Seymour Peck

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Seymour Peck (August 23, 1917 — January 1, 1985[1]) was an American journalist. He is well known for his testimony before the Senate Internal Security Subcommittee. He was married to Susan Peck and they lived together for more than 25 years in Hastings-on-Hudson, New York

Work at The New York Times[edit]

Seymour Peck was hired by the New York Times in 1952. He held several positions including deskman for the New York Times Sunday Magazine.

Peck's Communist affiliation[edit]

Seymour Peck was forced to testify before the Senate when the Senate Internal Security Subcommittee subpoenaed him in Nov. 1955. The subpoena followed up testimony from journalist Winston Burdett in July of that year. Once on the stand Peck admitted his own involvement with the Communist Party from 1935-1949. When pressed by Senators Peck refused to answer questions about the affiliations of other people. He wouldn't name names. Peck a one-time staffer at the defunct Communist leaning New York Compass did not claim the protection of the 5th Amendment to the U.S. Constitution when he refused to answer the questions, he simply refused to answer. This, despite repeated warnings that he risked a contempt citation.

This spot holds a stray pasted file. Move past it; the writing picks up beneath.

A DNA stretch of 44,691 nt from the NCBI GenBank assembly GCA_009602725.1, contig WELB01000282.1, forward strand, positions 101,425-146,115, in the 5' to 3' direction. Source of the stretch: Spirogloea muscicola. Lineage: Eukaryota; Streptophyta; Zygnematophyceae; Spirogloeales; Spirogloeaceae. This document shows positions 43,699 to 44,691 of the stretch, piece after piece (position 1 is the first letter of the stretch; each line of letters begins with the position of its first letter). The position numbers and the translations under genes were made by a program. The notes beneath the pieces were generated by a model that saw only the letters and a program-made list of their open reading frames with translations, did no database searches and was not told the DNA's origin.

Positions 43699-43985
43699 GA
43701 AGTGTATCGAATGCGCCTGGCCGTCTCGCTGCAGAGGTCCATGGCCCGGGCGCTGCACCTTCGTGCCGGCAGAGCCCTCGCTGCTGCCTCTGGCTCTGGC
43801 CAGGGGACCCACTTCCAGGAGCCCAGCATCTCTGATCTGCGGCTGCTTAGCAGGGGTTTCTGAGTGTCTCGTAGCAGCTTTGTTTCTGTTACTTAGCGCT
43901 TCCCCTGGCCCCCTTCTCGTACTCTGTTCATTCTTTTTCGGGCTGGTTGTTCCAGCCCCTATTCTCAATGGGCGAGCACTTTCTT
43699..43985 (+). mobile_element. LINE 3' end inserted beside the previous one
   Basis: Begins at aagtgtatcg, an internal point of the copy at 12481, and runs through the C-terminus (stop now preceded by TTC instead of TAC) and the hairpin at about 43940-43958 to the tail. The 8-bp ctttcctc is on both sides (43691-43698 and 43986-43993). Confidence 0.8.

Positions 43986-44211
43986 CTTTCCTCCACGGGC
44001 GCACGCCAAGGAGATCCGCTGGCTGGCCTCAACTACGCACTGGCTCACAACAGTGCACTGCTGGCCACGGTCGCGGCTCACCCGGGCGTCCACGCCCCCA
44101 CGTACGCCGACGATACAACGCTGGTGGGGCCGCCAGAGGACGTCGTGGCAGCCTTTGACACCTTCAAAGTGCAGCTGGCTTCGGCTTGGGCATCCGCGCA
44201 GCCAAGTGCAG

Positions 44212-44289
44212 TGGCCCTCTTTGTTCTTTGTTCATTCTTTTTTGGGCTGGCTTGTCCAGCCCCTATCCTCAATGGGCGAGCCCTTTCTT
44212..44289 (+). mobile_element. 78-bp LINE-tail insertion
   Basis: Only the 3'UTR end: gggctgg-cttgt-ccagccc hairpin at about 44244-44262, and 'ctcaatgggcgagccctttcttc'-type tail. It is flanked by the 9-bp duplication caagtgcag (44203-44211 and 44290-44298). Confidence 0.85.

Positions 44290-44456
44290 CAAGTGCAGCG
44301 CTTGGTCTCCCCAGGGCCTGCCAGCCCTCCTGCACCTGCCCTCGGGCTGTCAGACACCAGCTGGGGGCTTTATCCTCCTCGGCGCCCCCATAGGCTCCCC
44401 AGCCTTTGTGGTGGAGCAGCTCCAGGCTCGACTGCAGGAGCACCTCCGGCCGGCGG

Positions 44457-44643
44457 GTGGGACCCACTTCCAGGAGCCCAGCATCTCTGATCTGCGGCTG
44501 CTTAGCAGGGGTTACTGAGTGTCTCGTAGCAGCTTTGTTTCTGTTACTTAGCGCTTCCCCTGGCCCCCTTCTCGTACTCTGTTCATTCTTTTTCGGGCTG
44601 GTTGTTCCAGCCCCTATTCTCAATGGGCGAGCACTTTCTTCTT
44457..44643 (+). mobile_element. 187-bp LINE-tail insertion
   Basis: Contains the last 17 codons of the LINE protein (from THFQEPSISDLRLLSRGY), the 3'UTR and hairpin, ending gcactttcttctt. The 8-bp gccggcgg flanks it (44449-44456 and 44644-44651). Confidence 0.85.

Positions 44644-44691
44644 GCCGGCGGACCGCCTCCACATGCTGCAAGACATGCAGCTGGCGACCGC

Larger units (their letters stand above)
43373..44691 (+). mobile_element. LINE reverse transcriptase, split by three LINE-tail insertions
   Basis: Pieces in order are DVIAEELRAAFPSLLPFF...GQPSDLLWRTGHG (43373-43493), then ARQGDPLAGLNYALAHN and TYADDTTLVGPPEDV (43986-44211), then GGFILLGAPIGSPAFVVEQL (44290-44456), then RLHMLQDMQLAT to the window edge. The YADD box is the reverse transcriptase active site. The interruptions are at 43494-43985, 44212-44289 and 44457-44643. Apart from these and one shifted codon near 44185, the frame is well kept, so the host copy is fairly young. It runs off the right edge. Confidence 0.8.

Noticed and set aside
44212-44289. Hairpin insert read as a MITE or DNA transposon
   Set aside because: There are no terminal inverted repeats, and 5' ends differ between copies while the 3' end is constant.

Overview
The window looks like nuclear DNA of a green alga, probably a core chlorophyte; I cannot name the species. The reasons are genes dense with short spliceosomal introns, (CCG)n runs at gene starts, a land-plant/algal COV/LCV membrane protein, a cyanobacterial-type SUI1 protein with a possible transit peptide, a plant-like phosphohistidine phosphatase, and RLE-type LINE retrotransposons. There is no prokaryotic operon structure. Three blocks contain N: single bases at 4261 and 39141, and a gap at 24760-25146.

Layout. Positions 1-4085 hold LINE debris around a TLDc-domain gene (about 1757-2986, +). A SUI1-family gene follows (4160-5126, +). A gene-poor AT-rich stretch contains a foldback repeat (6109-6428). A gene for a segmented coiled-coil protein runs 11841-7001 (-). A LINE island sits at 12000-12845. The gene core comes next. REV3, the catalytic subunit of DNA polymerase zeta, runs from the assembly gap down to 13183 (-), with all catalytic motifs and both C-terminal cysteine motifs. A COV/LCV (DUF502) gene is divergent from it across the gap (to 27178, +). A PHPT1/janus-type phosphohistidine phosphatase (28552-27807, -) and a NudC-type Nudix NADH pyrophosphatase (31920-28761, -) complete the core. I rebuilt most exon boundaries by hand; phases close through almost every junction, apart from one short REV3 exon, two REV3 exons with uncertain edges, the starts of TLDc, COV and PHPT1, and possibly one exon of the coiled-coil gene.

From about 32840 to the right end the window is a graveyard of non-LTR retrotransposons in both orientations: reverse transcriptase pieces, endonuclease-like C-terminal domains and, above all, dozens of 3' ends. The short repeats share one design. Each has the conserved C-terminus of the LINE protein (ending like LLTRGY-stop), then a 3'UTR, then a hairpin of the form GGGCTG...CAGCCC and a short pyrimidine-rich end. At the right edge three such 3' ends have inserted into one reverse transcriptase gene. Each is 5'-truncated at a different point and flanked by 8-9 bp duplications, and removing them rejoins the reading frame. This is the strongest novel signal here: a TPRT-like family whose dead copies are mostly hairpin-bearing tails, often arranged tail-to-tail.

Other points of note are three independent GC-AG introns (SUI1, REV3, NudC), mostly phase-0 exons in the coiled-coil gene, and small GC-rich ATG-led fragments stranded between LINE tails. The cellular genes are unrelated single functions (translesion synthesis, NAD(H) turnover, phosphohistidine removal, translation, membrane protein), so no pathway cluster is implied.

In Dec. 1956 Peck was indicted, along with Robert Shelton, William A. Price, and Alden Whitman, for contempt of Congress by a Washington grand jury. Though he was convicted, the conviction was eventually overturned.

Death[edit]

Peck was killed in a car crash on January 1, 1985.

Trivia[edit]

Walter Kerr said of Peck, "Seymour Peck’s editorial hand ranged far, wide and deep, touching lightly but expertly … He seemed less an editor of any sort than the very best sort of guardian angel," in a Jan. 5, 1985 New York Times article.

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